The Eleventh Hour
Man, this C10 has had a hard life! This ’69 Chevy has been in my possession for more than 12 years. It came from a former freelancer in Arizona. Back then, it was a longbed gardener truck, and the bed was so used the ribs were almost smoothed completely out of the sheetmetal! I had the idea of building it “poverty” style—flat paint, white bumpers and trim, steelies, and such. Of course, that has been done a hundred times now, and my plans were thwarted before I even got started.
My friend Tony who used to work for Air Ride Technologies (now RideTech) took a seat next to me at SEMA, and one beer later this truck was to have the very first full tubular suspension kit that left his shop. We left the cab on but stripped the entire frame of its rust and rivets, chopped about 20 inches out of the back, and bolted up the new suspension. The Air Ride kit, SSBC brake kit, a few odds and ends from CPP, a new LMC shortbed, and everything outside of the frame was brand-new. We sanded the truck down and shot the primer you see in one day at Paint N Place. It went to a few shows and cruise nights like this, but the factory 250 I-6 and three-on-the-tree were in rough shape. Eventually, the truck was parked—for a long, long time.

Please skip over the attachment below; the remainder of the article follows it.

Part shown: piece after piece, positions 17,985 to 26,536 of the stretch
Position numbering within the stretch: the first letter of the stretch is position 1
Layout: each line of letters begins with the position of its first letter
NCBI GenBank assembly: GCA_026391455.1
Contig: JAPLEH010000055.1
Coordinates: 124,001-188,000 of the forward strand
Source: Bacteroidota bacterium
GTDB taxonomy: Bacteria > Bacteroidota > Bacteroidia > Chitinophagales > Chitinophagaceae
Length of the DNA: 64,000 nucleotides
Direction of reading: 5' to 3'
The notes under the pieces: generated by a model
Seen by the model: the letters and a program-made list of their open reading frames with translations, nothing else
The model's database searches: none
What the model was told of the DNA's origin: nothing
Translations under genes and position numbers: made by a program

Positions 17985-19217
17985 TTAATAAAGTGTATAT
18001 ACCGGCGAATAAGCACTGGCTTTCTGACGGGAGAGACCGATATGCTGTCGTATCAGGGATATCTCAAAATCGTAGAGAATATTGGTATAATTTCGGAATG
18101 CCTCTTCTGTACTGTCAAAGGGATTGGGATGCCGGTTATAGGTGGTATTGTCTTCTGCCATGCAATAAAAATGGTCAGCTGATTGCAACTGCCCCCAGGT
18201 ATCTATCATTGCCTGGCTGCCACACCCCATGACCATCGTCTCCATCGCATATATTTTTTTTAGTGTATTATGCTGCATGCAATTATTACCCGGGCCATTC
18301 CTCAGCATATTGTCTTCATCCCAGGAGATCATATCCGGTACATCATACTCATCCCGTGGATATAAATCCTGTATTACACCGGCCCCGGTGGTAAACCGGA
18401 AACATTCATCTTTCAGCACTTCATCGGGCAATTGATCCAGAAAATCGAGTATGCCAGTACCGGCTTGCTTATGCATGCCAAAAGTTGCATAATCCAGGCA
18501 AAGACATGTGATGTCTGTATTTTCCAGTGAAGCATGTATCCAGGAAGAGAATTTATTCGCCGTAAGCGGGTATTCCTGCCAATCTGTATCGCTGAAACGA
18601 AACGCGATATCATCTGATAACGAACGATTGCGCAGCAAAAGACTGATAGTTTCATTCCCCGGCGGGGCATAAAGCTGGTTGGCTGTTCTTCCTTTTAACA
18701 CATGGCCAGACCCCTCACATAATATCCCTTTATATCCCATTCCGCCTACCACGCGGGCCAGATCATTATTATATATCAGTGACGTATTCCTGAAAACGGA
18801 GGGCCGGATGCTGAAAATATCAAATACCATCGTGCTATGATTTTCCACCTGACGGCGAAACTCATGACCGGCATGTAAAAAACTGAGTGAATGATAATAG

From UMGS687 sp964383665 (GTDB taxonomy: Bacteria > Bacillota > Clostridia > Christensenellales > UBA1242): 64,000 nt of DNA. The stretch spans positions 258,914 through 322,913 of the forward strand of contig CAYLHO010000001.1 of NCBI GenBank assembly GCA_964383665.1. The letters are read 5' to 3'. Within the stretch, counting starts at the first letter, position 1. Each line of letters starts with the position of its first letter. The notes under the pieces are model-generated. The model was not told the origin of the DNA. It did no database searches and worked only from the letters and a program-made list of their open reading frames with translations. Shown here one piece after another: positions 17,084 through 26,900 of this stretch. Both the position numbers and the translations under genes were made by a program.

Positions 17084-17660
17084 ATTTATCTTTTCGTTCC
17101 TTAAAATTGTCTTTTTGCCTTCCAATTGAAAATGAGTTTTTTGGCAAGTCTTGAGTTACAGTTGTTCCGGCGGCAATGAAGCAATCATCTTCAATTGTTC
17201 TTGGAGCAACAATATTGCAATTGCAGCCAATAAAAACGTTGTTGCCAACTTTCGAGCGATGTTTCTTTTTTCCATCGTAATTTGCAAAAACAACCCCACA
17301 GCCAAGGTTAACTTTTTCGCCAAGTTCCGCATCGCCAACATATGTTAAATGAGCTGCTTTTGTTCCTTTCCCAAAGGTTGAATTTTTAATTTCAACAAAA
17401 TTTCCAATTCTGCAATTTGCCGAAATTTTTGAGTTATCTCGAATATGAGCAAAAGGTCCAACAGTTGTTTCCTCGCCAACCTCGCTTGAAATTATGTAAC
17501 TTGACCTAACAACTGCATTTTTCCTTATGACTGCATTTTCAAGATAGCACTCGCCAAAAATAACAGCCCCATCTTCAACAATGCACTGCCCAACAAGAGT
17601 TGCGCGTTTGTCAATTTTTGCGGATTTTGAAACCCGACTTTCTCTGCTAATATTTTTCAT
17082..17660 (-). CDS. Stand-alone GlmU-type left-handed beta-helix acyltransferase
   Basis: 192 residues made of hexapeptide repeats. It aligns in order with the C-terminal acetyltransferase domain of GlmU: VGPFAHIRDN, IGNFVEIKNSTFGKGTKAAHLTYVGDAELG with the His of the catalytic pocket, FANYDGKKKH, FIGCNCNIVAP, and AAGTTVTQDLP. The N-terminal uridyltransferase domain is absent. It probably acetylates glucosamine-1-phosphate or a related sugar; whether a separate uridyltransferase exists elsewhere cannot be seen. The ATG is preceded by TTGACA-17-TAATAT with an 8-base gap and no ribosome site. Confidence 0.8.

Finally, a couple of years ago, I dragged the truck out of the weeds and vowed to give it some much-needed attention. We did a small-block 383 and 700R4 swap with the help of Blueprint Engines and GearStar Performance Transmissions. Exhaust was handled by Gibson. We even tackled the rust repair on the floors and rockers with the help of LMC. You’ll never guess what happened next: the truck has now been sitting for a long time.
While I have yet to even uncover it, I have been slowly collecting parts and formulating a plan to get the truck on the road once and for all. We are working with FiTech for an EFI swap, and the truck will then officially be a runner. Classic Instruments gauges combined with a Clayton Machine Works dash bezel will keep track of the vitals. From there, we will be updating the RideTech suspension with all-new soft parts and electronics, giving the almost-new tubular components a much-needed update. We’ll sneak in a few other surprises as well, but that’s what I need to actually start driving the thing again. I’m excited about that, and I’m excited to get some good old C10 tech into the magazine for your enjoyment.